Using priming experiments to better understand gender attitudes

USING PRIMING EXPERIMENTS TO BETTER UNDERSTAND GENDER ATTITUDES

by Katrina Kosec, Cecilia Hyunjung Mo, Emily Schmidt, and Jie Song | January 26, 2021

Sticky gender attitudes?

Researchers typically think of gender attitudes as challenging to move or shape. How individuals see women and their proper roles in society is viewed as sticky—something that might be changed through intensive programs and policy changes, but otherwise deeply entrenched since childhood. This has been a motivation for large investments to promote women’s economic and livelihood opportunities, and educational opportunities for girls. It has also motivated gender researchers to conduct intensive training programs to promote beliefs in gender equality; examples can be found in Burkina Faso (a family coaching program), Cote d’Ivoire (couples’ trainings), and Uganda (couples’ workshops on joint decision-making).

How economic conditions can influence gender attitudes

Our study, “Perceptions of Relative Deprivation and Women's Empowerment,” partly contrasts with this perception. It shows that some (but certainly not all) aspects of gender attitudes may be easy to alter. Specifically, they may change with the ubiquitous fluctuations of economic conditions confronted by the poor in low-income countries.

To explore how feeling economically left behind affects gender attitudes, we utilized a 2018 survey experiment we carried out with both female and male adults in approximately 1,000 households in Papua New Guinea. We employed an established survey treatment, called a priming experiment, to subtly alter respondents’ perception of their economic wellbeing relative to other households. Half of households were primed to feel that the income distribution was relatively wide, and that they were at the bottom of it; the other half were primed to feel that it was narrower, and that they were near the middle of it. We then asked individuals about their attitudes toward women’s involvement in decisions within their home as well as paid work and pursuit of educational opportunities outside of the home.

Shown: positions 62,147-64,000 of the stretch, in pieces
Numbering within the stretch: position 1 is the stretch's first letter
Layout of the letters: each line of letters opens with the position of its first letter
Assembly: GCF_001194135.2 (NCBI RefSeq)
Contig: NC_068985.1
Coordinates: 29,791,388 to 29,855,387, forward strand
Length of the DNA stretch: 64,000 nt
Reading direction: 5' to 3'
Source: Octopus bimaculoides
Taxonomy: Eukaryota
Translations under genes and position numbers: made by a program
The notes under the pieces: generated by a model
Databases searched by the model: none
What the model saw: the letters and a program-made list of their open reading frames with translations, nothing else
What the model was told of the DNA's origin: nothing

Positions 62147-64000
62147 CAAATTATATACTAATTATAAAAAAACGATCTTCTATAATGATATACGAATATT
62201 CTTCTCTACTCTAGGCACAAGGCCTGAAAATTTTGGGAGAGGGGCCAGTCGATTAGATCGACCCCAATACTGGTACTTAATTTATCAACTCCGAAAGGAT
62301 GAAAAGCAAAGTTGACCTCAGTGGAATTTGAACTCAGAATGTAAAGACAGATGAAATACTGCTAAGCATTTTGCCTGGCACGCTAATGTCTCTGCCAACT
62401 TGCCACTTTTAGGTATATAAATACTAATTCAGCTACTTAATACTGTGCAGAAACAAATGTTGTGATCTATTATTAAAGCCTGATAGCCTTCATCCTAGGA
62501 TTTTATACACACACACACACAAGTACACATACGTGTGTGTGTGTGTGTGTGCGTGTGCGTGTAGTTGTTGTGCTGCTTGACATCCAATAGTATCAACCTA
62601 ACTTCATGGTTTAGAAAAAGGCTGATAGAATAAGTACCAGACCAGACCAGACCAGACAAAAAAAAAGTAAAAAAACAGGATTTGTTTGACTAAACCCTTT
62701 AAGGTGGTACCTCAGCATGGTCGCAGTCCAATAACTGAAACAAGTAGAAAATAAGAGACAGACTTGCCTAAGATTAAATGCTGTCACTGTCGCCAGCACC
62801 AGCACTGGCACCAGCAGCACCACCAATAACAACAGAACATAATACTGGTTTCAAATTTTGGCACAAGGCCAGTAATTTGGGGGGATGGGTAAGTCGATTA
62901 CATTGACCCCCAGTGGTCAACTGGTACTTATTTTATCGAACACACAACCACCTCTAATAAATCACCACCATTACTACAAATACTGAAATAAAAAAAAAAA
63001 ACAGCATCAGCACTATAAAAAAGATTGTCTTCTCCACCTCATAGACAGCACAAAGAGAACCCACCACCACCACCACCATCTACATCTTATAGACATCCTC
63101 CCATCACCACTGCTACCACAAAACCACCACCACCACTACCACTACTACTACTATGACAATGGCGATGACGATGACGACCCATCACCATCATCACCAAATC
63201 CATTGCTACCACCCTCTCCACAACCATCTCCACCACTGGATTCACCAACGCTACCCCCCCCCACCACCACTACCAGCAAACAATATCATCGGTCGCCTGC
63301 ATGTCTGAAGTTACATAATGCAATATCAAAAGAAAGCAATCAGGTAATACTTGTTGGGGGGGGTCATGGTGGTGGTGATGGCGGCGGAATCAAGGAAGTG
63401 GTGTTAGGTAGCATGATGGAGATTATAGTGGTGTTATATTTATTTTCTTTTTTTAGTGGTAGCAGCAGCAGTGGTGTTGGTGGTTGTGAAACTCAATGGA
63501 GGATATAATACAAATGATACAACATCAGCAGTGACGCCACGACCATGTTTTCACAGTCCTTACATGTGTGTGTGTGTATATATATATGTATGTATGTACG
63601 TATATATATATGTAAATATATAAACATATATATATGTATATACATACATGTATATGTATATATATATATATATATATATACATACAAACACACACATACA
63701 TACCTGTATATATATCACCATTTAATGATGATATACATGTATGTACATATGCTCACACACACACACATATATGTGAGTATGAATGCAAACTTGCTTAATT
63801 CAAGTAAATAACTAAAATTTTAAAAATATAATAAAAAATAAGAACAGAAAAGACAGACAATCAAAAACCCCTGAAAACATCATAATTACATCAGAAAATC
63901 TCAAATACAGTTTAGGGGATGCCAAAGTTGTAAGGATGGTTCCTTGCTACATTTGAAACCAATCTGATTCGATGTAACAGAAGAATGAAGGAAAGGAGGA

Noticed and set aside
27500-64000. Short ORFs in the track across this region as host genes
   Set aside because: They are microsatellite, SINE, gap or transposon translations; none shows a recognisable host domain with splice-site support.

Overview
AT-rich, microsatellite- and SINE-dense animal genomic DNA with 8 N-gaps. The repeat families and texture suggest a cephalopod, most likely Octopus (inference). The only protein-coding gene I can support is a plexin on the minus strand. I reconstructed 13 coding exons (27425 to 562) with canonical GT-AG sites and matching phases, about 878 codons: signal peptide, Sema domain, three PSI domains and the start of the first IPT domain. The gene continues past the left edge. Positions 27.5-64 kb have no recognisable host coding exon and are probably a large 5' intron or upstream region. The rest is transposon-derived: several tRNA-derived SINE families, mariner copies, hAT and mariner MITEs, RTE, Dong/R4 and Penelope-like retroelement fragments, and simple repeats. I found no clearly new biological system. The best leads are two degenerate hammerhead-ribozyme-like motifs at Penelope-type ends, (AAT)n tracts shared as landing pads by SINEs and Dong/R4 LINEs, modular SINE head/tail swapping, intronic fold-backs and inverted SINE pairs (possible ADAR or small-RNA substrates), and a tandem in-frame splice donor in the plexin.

Photo by Rachel Gilbert (IFPRI)

We find that some gender attitudes are sensitive to perceptions of relative poverty. Feelings that one’s household is relatively poor increase support for girls’ schooling and women’s paid employment among both men and women.

This might be seen to suggest a potential upside to feeling relatively poor; at least in low-income and highly gender unequal contexts such as that of Papua New Guinea, some norm-based constraints limiting women’s educational and labor force opportunities might be relaxed when individuals feel economically worse off.

But we also find two troubling effects. First, qualitative evidence suggests that support for women’s increased economic participation would not alleviate the unpaid domestic and care work burdens that they continue to face. Instead, feeling relatively poor spurs additional support for women “doing it all”—generating income outside the home, while also continuing to perform their usual household chores.

Second, our experiment revealed that women who experienced feelings of relative poverty believed that they should be more involved in intra-household decision-making. Men, at the same time, did not want to alter the status quo, which suggests that feelings of relative poverty can trigger intra-household tension.

Our research underscores that even subtle shifts in people’s perceived economic conditions, unrelated directly to women or their roles in society, can influence gender attitudes for both women and men. Moreover, our research warns that in times of increased economic inequality, actual or perceived, programs and policies are needed that enable women to make decisions in and outside the home.

Methodological lessons from our study

Beyond the research findings of our study, we gained a number of insights related to collecting data from women, and carrying out priming experiments with women, in highly gender unequal settings.

First, it can be logistically challenging to interview women and men separately. However, doing so is critical to help elicit truthful responses as well as protect women from any tension or even violence that their answers to sensitive questions might invite. As is often the case with research studies, however, we faced budget constraints. In particular, our study budget permitted only one tablet per household on which to gather data, and a limited number of enumerators. The tablet was utilized for the survey targeting the household head, typically male, whose questionnaire was substantially lengthier than that for other (typically female) respondents.